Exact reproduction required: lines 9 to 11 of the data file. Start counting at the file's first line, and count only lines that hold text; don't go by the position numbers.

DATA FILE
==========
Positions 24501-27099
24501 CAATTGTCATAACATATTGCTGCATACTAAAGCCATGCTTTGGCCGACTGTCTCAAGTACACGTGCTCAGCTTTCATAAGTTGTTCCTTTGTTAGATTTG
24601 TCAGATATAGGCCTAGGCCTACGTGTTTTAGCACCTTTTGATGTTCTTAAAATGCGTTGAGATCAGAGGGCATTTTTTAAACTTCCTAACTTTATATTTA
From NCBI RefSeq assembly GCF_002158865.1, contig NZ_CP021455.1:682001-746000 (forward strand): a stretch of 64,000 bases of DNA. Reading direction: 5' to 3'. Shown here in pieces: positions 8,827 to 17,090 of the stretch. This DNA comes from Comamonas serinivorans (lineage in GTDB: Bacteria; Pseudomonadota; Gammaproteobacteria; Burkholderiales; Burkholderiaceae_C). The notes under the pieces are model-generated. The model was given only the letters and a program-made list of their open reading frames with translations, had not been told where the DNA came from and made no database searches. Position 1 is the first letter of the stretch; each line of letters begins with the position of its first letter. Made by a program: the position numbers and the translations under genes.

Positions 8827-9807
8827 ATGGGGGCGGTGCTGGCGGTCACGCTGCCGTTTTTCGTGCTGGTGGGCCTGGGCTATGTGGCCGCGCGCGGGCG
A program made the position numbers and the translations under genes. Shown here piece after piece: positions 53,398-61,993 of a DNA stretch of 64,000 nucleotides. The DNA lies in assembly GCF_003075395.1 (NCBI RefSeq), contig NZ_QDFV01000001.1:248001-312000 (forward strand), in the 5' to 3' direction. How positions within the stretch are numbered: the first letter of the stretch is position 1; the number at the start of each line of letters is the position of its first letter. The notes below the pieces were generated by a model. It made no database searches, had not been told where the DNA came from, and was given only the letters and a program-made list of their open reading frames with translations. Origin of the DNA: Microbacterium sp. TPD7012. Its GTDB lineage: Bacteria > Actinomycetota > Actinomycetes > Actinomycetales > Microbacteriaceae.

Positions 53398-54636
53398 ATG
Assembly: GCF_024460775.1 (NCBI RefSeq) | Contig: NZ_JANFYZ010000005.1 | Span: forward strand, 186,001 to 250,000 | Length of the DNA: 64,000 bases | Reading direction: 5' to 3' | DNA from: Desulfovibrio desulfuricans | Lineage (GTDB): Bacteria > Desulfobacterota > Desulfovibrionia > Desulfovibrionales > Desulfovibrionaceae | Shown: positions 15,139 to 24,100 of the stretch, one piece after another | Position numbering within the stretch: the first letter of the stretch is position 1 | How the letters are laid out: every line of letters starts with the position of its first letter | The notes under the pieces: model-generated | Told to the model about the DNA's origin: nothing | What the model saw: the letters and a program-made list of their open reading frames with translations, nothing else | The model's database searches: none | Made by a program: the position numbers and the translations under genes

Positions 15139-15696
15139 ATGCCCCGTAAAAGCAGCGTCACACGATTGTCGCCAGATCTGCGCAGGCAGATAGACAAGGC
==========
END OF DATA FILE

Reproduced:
53398 ATG
Assembly: GCF_024460775.1 (NCBI RefSeq) | Contig: NZ_JANFYZ010000005.1 | Span: forward strand, 186,001 to 250,000 | Length of the DNA: 64,000 bases | Reading direction: 5' to 3' | DNA from: Desulfovibrio desulfuricans | Lineage (GTDB): Bacteria > Desulfobacterota > Desulfovibrionia > Desulfovibrionales > Desulfovibrionaceae | Shown: positions 15,139 to 24,100 of the stretch, one piece after another | Position numbering within the stretch: the first letter of the stretch is position 1 | How the letters are laid out: every line of letters starts with the position of its first letter | The notes under the pieces: model-generated | Told to the model about the DNA's origin: nothing | What the model saw: the letters and a program-made list of their open reading frames with translations, nothing else | The model's database searches: none | Made by a program: the position numbers and the translations under genes

Positions 15139-15696